If you are a scholar of Hardcore History, then surely you've read Tony Rettman's NYHC: New York Hardcore 1980-1990. That book was a boon for all you mosh maniacs as it functioned as an oral history of the legendary era of one of punk's most hallowed scenes.
Well, Rettman is continuing his chronicling of the scene with Straight Edge: A Primer. For Straight Edge: A Primer, Rettman is exploring the condition and atmosphere that led to the concept of Straight Edge, and further, Straight Edge evolving into a movement. He plans to focus on bands like Minor Threat, Warzone and Gorilla Biscuits. He'll be running thing whole thing over at Green Room Radio, where he also hosts a weekly podcast, on Saturday.
But, until then, you can read the first two segments below, right now.
STRAIGHT EDGE: A PRIMER
By Tony Rettman
PART ONE: TEENAGE WASTELAND
As the ’70s fell into the ’80s, American youth culture was at a standstill. The promise from the previous decade’s counterculture of a better world through mind-altering substances stalled out when drug taking went from being a transcendental act of defiance to a common act of recreation among teens. Not only that, but there was a musical standstill as well. The hallways of suburban high schools throughout the country still buzzed with the sounds of the Beatles, the Doors, the Who and many other rock bands who were either broken up, dead from over indulgence or passed their prime a long time ago. The promise of a keg party in the woods on the weekend or maybe a joint snuck in before chemistry class was the be-all and end-all of a young person’s existence at the time. The damage from a previous generation’s naive indulgence drifted above their own children like a dank fog. It was the epitome of Teenage Wasteland. At that same moment, the first round of hardcore punk rock spread throughout the country. Detached kids who found the situation of their fellow classmates dismal beyond belief latched on to the raw energy of the music and happily devoured the sounds of California-bred acts such as the Germs, Black Flag and the Dead Kennedys. The only thing that didn’t seem to fit with this recalcitrant, youth-oriented sound was the “Live Fast, Die Young” vibe of nihilism leftover from the school of ’77 British punk. “You had Sid Vicious dying of a heroin overdose and that sent a tone throughout the world on what they thought punk was about.” says Dave Smalley, a punk from Washington, D.C., who would eventually move to Boston to front the early-’80s Boston hardcore unit DYS. “Drinking and drugs was such an established part of rock ’n’ roll, and punk was really no different.”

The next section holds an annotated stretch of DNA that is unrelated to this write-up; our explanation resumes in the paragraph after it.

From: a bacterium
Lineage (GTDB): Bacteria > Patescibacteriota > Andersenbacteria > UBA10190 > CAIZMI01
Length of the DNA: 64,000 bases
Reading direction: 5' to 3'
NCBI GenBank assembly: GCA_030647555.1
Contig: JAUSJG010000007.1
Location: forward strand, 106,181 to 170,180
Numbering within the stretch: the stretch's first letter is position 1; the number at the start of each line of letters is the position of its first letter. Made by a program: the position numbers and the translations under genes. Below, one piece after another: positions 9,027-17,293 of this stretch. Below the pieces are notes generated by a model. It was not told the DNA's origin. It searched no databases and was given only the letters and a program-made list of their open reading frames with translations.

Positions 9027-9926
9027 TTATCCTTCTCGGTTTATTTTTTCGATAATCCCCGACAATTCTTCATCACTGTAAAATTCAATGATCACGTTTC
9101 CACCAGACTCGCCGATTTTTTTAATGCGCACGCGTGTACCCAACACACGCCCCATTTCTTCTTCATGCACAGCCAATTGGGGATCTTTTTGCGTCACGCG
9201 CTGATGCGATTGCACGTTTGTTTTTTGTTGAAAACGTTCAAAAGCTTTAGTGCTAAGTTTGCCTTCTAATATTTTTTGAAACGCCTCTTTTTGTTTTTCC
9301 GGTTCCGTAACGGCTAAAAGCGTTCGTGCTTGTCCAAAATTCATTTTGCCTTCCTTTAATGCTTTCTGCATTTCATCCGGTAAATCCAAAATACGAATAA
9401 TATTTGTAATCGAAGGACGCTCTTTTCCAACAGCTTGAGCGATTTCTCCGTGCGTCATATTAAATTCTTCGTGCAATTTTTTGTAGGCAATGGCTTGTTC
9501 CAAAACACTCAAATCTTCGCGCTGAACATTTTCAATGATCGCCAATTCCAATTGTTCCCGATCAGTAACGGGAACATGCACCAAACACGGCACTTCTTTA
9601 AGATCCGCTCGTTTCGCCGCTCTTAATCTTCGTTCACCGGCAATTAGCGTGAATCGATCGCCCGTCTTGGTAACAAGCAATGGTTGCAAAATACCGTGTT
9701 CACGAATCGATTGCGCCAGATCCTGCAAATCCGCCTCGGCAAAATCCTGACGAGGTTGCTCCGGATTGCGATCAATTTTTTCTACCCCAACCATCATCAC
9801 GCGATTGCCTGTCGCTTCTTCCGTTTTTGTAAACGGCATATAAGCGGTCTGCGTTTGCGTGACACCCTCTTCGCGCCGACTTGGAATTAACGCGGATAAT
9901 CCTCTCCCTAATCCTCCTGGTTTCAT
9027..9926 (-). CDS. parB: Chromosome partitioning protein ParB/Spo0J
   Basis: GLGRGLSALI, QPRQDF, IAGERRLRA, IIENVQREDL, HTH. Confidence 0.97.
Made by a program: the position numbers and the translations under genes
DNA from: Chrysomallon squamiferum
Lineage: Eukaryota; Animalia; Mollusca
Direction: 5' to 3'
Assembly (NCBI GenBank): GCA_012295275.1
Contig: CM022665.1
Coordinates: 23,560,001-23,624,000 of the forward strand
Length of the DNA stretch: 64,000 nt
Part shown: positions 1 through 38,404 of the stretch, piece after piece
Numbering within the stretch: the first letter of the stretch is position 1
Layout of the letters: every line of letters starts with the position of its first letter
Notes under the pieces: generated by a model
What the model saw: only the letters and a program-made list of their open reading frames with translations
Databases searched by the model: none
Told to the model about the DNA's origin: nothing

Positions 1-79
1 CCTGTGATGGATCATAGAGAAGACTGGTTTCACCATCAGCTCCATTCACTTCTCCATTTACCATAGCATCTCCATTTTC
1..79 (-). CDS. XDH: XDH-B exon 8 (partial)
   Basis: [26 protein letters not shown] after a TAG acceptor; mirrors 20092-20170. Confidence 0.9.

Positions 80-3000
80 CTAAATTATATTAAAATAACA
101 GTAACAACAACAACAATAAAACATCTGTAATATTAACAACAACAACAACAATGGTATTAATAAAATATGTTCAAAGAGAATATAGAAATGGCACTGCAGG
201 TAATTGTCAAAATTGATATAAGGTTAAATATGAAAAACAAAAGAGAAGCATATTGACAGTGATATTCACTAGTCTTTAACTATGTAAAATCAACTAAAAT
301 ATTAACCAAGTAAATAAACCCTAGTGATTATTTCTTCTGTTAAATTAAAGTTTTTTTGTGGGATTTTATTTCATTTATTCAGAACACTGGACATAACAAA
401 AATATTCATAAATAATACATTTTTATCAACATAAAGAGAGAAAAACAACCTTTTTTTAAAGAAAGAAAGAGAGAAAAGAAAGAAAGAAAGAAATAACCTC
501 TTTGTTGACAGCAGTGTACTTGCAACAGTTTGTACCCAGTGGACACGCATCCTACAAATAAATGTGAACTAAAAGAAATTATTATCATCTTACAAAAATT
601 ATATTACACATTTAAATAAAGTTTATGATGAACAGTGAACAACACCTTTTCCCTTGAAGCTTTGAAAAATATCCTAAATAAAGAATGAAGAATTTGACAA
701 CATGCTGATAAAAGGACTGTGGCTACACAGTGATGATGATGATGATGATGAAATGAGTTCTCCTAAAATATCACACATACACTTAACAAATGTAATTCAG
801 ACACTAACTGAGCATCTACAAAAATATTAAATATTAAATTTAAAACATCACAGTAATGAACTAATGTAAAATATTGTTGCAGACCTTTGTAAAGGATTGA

PART TWO: OUT OF STEP: THE BIRTH OF STRAIGHT EDGE
In 1981, the hardcore punk scene coming out of Washington, D.C., was being led by a band named Minor Threat who self-released an eight-song debut EP on their own Dischord imprint. Among the curt tunes on the disc was a song named “Straight Edge,” where the band’s vocalist, Ian MacKaye, made a statement on how his non-consumption of drugs or alcohol didn’t make him either less or more of a punk among his peers. In the song, MacKaye proclaimed: “I’m a person just like you / But I’ve got better things to do / Than snort white shit up my nose / Pass out at the shows / I don’t even think about speed / That’s something I just don’t need.” The title of this song—along with a policy MacKaye and his previous band the Teen Idles had seen in place at punk clubs in San Francisco, where underage punks could attend gigs in bars if they brandished a black X on the back of their hands—cemented both the statement and iconography of straight edge.
Kevin Seconds, vocalist for the pioneering Nevada-based hardcore band 7 Seconds, recalls the first time hearing Minor Threat and that song fondly. “When I first heard Minor Threat, I instantly felt justified in how I was feeling as a young hardcore punk rock kid, and it revitalized my love for the music and the spirit of punk rock. Here we were, young pups who didn’t party or want to be like all of our other younger friends who were getting wasted and doing stupid shit with absolutely no purpose. Now, we had kids across the country who felt similarly. It was terribly gratifying and regulatory at the time.”
Although Minor Threat lit the fuse in the punk scene with this philosophy, neither they nor the D.C. hardcore scene wanted to be known as the purveyors of a puritan lifestyle within the punk scene. “I don’t think there was anyone in D.C. who was actively waving a figurative straight-edge banner,” remembers Jeff Nelson, drummer for Minor Threat. “We were already sick of being asked about it by the time Minor Threat started touring.” Minor Threat bassist Brian Baker drives the point home bluntly by stating: “Minor Threat was just a band, and “Straight Edge” was just a song. It wasn’t like Minor Threat was united in this straight-edge cause. Minor Threat did not brand ourselves as a straight-edge entity. That came after us with the people from Boston.”